• Journal Article

A cluster-randomized trial determining the efficacy of caterpillar cereal as a locally available and sustainable complementary food to prevent stunting and anaemia

Citation

Bauserman, M., Lokangaka, A., Gado, J., Close, K., Wallace, D., Kodondi, K. K., ... Bose, C. (2015). A cluster-randomized trial determining the efficacy of caterpillar cereal as a locally available and sustainable complementary food to prevent stunting and anaemia. Public Health Nutrition, 18(10), 1785-1792. DOI: 10.1017/S1368980014003334

Abstract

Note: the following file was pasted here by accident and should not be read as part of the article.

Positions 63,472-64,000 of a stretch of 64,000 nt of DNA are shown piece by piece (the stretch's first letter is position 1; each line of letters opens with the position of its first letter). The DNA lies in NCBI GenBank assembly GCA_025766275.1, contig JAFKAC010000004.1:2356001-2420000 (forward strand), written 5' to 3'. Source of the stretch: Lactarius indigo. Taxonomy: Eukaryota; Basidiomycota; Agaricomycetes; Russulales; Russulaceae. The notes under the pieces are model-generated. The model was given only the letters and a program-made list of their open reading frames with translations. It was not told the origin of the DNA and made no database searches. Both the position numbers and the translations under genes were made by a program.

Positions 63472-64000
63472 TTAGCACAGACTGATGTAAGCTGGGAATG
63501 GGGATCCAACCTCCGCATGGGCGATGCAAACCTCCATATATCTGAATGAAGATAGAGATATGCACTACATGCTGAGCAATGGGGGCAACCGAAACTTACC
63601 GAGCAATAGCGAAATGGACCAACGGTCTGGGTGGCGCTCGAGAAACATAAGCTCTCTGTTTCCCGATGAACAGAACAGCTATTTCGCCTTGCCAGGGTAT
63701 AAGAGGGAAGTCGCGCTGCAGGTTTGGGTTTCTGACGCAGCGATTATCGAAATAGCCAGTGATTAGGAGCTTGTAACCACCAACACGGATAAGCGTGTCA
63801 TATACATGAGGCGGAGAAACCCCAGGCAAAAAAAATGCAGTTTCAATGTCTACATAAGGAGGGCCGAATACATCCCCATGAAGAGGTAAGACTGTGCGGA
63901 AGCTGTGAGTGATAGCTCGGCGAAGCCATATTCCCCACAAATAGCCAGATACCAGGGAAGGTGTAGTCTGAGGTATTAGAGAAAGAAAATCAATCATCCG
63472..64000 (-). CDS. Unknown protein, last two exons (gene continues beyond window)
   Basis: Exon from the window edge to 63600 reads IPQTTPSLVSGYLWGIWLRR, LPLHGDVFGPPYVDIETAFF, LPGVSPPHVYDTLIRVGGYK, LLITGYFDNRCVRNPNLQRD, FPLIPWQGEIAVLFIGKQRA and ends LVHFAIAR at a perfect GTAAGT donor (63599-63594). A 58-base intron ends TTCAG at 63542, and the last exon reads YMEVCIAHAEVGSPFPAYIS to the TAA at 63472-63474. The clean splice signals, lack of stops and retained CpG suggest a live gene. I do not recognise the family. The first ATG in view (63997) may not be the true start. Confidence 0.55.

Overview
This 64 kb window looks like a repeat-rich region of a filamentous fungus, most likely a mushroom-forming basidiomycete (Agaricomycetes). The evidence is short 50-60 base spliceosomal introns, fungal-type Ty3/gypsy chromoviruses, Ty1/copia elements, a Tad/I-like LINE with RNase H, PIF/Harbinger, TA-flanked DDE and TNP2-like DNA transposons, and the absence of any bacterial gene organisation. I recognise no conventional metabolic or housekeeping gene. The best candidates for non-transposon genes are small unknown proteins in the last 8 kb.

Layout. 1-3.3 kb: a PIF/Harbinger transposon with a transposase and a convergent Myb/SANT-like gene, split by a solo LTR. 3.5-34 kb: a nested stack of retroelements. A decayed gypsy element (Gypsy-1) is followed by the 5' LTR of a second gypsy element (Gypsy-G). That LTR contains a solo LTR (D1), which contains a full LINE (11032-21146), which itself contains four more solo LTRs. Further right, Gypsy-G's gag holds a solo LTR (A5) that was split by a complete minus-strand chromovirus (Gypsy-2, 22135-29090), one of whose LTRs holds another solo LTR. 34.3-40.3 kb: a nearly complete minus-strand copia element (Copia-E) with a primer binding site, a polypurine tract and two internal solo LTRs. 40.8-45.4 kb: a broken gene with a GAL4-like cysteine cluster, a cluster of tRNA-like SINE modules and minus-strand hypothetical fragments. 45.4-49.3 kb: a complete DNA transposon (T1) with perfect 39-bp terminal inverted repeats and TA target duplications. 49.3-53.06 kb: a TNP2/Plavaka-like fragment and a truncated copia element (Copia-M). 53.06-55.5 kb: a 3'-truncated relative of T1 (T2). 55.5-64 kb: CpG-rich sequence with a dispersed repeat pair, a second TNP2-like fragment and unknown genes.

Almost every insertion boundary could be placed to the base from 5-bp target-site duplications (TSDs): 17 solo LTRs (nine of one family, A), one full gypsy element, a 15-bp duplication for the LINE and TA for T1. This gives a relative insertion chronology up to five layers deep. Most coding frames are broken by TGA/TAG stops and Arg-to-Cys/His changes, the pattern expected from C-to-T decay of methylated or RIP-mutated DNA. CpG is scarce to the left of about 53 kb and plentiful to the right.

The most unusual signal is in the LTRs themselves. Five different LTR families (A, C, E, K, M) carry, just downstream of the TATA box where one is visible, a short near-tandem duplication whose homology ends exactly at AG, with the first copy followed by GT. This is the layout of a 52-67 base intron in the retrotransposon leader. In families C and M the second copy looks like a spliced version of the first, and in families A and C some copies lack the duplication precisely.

Objective: We conducted a cluster-randomized controlled trial to assess the efficacy of a cereal made from caterpillars, a micronutrient-rich, locally available alternative animal-source food, on reducing stunting and anaemia in infants in the Democratic Republic of Congo. Design: Six-month-old infants were cluster randomized to receive either caterpillar cereal daily until 18 months of age or the usual diet. At 18 months of age, anthropometric measurements and biological samples were collected. Setting: The rural Equateur Province in the Democratic Republic of Congo. Subjects: One hundred and seventy-five infants followed from 6 to 18 months of age. Results: Stunting was common at 6 months (35 %) and the prevalence increased until 18 months (69 %). There was no difference in stunting prevalence at 18 months between the intervention and control groups (67 % v. 71%, P=0.69). Infants in the cereal group had higher Hb concentration than infants in the control group (10.7 v. 10.1 g/dl, P=0.03) and fewer were anaemic (26 v. 50%, P=0.006), although there was no difference in estimates of body Fe stores (6.7 v. 7.2 mg/kg body weight, P=0.44). Conclusions: Supplementation of complementary foods with caterpillar cereal did not reduce the prevalence of stunting at 18 months of age. However, infants who consumed caterpillar cereal had higher Hb concentration and fewer were anaemic, suggesting that caterpillar cereal might have some beneficial effect. The high prevalence of stunting at 6 months and the lack of response to this micronutrient-rich supplement suggest that factors other than dietary deficiencies also contribute to stunting